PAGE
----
Pro Tips with Wayne Diamante: 4 rules to help you master the art of public speaking

Dear Wayne,

I’m a labor organizer/advocate and I’m writing to you because I need some advice on speaking in public. I’m terrified as soon as I’m in front of more than four people. I’m leading my first rally soon and I want to do a super job. Thanks for your advice.


Dear Shelby,

You’ve come to the right place. Many of these pointers are available in my book, Tips for Engaging an Audience While Speaking Publicly, but I’m happy to summarize them here, for you, free of charge.

Rule #1: Establish Command. Most Americans, at any given moment, have no idea who’s in control. As a nation of solipsists, we each imagine ourselves to be the masters of our own universe, until someone armed pipes up and says something like “This is the police, stop doing that.” This isn’t the case everywhere, or even most places. There are huge tracts of the globe where everyone knows who’s in charge, all of the time. Have you ever noticed there are no vice-tyrants? No second fiddle dictators? No silverback mountain gorilla runners-up? That’s because being “in charge” means no plan B.  The point is: if you want to lead the discussion – and this goes for things like meeting your boy/girlfriend’s parents for the first time; arraignments, labor marches, etc – be the first one to speak and say something like “I’m sure you’re all wondering why I’ve called you here.”  From that moment forward, the spotlight is on you. Your rules. Your agenda. Showtime.

Rule #2: Establish Ground Rules/Expectations. For example, if you walk into a room and say “This is a stick-up!” Everyone within earshot knows who you are, why you’re there, and what to expect in the immediate future.  Clarifying statements like “if you move I’ll fucking shoot you!” and “Stop looking at my face!” can shore up remaining doubts about your authenticity and motivation.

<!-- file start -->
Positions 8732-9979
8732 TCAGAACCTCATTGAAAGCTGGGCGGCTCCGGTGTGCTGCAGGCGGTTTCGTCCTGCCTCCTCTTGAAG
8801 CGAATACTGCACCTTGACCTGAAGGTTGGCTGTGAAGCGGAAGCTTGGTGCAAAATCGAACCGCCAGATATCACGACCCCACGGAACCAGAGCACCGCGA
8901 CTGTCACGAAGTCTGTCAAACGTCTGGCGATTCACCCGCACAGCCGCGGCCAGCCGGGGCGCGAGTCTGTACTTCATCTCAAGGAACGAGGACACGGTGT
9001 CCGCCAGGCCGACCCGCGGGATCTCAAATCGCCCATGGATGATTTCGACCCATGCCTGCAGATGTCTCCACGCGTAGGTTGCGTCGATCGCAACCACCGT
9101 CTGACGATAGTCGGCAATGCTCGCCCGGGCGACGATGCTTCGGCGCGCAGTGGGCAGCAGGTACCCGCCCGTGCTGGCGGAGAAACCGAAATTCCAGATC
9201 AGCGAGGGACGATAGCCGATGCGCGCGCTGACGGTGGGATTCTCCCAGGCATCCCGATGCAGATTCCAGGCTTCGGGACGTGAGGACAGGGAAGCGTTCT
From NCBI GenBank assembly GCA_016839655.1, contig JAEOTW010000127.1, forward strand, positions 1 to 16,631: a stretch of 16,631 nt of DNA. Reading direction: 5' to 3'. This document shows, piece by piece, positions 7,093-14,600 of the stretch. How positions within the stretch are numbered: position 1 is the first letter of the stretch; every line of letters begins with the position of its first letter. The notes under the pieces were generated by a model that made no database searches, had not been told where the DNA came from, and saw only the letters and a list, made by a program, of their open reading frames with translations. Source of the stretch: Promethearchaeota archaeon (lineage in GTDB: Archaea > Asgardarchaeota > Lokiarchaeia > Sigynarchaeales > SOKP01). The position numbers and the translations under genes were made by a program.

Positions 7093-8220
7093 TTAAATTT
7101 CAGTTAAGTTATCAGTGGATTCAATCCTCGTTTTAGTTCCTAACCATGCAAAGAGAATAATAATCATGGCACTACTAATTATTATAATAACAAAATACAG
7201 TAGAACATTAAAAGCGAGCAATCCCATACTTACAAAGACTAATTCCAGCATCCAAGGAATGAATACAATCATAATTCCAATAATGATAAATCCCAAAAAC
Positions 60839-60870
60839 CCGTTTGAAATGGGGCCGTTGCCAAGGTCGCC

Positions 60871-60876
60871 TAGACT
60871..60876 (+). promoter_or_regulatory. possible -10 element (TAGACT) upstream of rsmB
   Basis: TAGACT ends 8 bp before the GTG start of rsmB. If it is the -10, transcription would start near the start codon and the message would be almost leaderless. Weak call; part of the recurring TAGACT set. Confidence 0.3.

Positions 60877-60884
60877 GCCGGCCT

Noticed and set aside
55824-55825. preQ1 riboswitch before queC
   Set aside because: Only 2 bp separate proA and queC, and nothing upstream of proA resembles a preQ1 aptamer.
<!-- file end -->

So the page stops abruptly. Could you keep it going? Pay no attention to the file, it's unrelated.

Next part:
Rule #3: Call to Action/Validation. At some point in a speech, and all speeches are ultimately persuasive or qualifying, you will issue a call to act on a principle or validate a viewpoint. This is best accomplished via heart wrenching personal stories. Good boilerplate language includes phrases like “my struggle through adversity,” “against all odds,” or “welcome to Ft. Lauderdale.”

Rule #4: Supporting Statement/Closing Argument.  Archimedes once said “Give me a long enough lever and I shall move the world.” Everything you say in a speech is garbage, ultimately, if you can’t wrap it up in a concise manner and in a way people don’t have to think about too much.  In my best selling book you’ll read and study all 10 classic statements, but highlights include: “…and that’s why you should crown me Miss America!” “…because you’ll get ants.”  and “…how I learned the true meaning of Christmas.”

Good luck at your fun/run,

Any questions?

This article was originally published in Little Village issue 182

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